Change is hard.
It’s hard personally when we’re trying to build new habits to make us healthier, like eating better, working out, and getting enough sleep. It’s especially hard for organizations trying to do much the same thing: adopt new ways of working to produce better results.
If you’re a believer in DevOps and have tried to help others see the light, you may have run into some…challenges, like:
- Lack of awareness or understanding of DevOps patterns and practices
- Opposition from thinking rooted in “the old way” of working, and
- Inability to relate to the perspectives of individuals in different roles and at different levels within the organization
Change is possible. It might be slow and bumpy, but it will be beautiful when it happens. It just takes time, persistence, and the right approach.
Here’s how you can lead change within your organization and be more successful in your efforts to bring others in different roles and at different levels into the DevOps movement.
1. Understand their priorities
We have to start by meeting people where they are rather than forcing them to come to us. That’s what leading is all about. We need to take the time to understand the different perspectives of the people we’re engaging and find out what they care about. The more we can connect what we’re trying to accomplish to what they care about, the more successful we’ll be. For example, an executive cares about accomplishing business goals and meeting the organizational mission. How can we demonstrate that DevOps helps accomplish those goals?
2. Appreciate the issues they face
Different people in different roles encounter different issues in their pursuit of what they care about and their goals. Discover what those issues are and try to relate to the challenges those issues present for people trying to do their jobs. For example, a middle manager might be faced with budget cuts, while still being asked to do more with less. How can we show them that DevOps helps address those issues?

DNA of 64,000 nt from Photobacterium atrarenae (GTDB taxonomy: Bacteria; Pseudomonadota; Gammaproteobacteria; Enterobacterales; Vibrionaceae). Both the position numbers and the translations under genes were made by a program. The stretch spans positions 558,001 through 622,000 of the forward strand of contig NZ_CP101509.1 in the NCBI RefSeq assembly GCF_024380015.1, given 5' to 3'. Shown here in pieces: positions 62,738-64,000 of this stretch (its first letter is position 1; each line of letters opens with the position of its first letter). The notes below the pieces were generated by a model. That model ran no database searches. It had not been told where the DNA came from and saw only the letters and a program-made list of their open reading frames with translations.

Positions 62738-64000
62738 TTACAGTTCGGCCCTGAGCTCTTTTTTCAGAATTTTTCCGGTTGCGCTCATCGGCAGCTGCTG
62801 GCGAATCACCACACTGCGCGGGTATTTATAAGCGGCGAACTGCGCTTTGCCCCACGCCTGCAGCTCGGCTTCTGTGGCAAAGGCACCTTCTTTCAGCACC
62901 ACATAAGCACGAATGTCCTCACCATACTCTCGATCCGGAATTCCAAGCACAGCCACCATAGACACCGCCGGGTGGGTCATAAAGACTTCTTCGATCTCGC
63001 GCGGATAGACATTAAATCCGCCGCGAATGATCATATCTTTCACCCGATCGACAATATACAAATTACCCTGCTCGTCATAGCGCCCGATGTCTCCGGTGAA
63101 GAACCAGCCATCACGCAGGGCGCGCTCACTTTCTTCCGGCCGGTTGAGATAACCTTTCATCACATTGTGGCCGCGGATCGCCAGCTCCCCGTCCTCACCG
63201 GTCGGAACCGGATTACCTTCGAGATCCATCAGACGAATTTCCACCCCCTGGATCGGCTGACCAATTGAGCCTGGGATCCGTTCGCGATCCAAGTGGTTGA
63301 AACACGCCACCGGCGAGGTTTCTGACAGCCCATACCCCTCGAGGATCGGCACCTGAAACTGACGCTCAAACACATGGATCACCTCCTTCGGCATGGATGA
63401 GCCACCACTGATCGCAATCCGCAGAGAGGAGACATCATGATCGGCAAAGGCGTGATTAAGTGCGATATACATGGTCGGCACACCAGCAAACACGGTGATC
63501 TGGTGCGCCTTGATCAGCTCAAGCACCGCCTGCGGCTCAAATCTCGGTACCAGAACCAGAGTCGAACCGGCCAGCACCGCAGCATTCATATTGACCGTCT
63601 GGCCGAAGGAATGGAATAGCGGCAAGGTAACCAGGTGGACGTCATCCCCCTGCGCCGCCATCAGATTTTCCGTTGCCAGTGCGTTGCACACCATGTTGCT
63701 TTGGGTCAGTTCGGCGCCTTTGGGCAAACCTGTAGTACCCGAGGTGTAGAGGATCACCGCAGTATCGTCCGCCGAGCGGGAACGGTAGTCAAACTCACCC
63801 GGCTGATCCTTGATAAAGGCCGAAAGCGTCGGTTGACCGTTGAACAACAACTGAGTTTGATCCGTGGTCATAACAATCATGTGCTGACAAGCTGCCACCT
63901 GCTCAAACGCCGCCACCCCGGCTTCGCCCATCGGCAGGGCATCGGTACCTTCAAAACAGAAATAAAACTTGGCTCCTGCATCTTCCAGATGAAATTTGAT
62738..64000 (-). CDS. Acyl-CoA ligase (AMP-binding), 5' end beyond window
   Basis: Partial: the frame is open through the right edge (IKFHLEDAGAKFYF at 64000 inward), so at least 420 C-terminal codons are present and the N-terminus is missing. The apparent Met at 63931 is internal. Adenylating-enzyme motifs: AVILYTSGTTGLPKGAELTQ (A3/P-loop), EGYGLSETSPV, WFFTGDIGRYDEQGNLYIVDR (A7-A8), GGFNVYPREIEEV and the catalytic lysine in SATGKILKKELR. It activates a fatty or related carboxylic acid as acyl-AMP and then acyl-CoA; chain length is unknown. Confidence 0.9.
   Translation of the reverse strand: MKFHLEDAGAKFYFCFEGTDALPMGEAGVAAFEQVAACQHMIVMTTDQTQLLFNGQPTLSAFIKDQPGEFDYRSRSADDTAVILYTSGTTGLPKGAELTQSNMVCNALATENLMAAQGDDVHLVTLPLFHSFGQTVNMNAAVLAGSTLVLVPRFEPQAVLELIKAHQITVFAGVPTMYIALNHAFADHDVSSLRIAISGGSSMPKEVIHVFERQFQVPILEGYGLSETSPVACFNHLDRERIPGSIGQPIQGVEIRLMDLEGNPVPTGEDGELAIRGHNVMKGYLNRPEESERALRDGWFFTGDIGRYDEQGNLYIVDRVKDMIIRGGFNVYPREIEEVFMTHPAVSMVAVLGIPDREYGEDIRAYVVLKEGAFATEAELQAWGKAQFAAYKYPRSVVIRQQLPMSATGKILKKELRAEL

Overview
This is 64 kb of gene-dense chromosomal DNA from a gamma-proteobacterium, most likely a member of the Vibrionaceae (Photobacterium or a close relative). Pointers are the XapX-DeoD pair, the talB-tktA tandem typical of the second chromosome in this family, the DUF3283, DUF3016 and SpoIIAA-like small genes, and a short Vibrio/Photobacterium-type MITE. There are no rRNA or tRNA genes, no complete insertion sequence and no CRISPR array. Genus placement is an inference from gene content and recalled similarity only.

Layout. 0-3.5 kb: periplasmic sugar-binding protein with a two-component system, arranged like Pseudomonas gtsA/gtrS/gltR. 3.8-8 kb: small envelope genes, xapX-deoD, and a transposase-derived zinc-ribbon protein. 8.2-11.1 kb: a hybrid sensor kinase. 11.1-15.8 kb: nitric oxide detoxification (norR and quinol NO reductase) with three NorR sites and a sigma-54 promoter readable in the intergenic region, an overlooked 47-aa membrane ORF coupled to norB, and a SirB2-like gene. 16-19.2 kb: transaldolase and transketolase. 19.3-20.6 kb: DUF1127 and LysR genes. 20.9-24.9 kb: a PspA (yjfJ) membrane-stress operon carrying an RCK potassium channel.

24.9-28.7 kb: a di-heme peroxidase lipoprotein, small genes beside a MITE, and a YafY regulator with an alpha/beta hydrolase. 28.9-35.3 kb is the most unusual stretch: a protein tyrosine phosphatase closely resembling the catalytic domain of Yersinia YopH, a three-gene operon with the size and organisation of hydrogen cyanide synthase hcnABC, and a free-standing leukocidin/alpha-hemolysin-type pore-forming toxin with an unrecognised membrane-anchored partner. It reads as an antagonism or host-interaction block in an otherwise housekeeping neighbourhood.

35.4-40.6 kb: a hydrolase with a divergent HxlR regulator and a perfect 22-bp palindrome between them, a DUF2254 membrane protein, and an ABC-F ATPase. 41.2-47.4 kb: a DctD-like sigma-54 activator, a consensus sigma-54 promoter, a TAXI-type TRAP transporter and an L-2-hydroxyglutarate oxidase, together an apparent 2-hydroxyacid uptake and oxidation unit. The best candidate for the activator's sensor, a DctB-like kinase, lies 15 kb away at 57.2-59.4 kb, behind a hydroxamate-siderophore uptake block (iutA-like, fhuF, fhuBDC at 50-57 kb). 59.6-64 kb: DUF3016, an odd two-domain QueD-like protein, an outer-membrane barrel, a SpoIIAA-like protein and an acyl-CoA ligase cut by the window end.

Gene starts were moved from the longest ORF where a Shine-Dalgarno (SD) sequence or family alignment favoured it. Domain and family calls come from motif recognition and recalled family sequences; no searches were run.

Continuous Delivery allows you to get new features and capabilities to market faster and more reliably. This ebook helps managers understand the principles behind Continuous Delivery, explains the transition to a Continuous Delivery organization, and gives practical advice on how to start benefiting from the dramatic improvements Continuous Delivery provides.
3. Identify the target mindset
DevOps patterns and practices represent a new way of working, and that requires a new way of thinking. Conventional wisdom doesn’t always apply. In fact, in many situations, applying conventional wisdom is exactly the wrong thing to do. Remember the famous quote from Adrian Cockcroft, the former chief architect at Netflix, who said, “Do painful things more frequently so you can make it less painful.” Unconventional, to say the least, but exactly correct. How can you shift people’s mindset from wanting to control change to embracing change? Or managing through a “command and control” approach to empowering teams?
4. Develop your plan
Every organization is different and therefore every plan should be different. There is no “one size fits all” approach to leading change. What works for one organization in one context may be a total flop somewhere else. That’s why we have to take the time to understand our organization and the people in it, their goals and priorities, the issues they face, and how they think. Only then can we assemble the right set of tactics that will produce the kind of change we want. Do we need to start promoting collaboration and sharing? Do we need to map the value stream? Do we need to make work visible? Maybe. It depends on what you’ve discovered in your efforts to learn what makes everyone tick.
5. Execute your tactics
Once you’ve developed your plan, now it’s time to execute it. Start small and build on the successes over time. Don’t try tackling too much at once. Remember the lean principle of limiting work in progress? It applies to leading change, too. Other DevOps concepts that also apply here are frequent releases, fast feedback, and continuous improvement. Experiment with different tactics to see what works and what doesn’t, incorporate what you learn into your plan, and always keep trying to get better. Finally, realize your DevOps journey is never “done” – you’re always working toward “better.” For change agents, that should be an exciting thought.
If you want more information about how to lead change more effectively, check out the Leading Change whitepaper. It’s a great resource to help you relate better to others within your organization and create a plan to help your organization adopt DevOps patterns and practices. Good luck in your journey!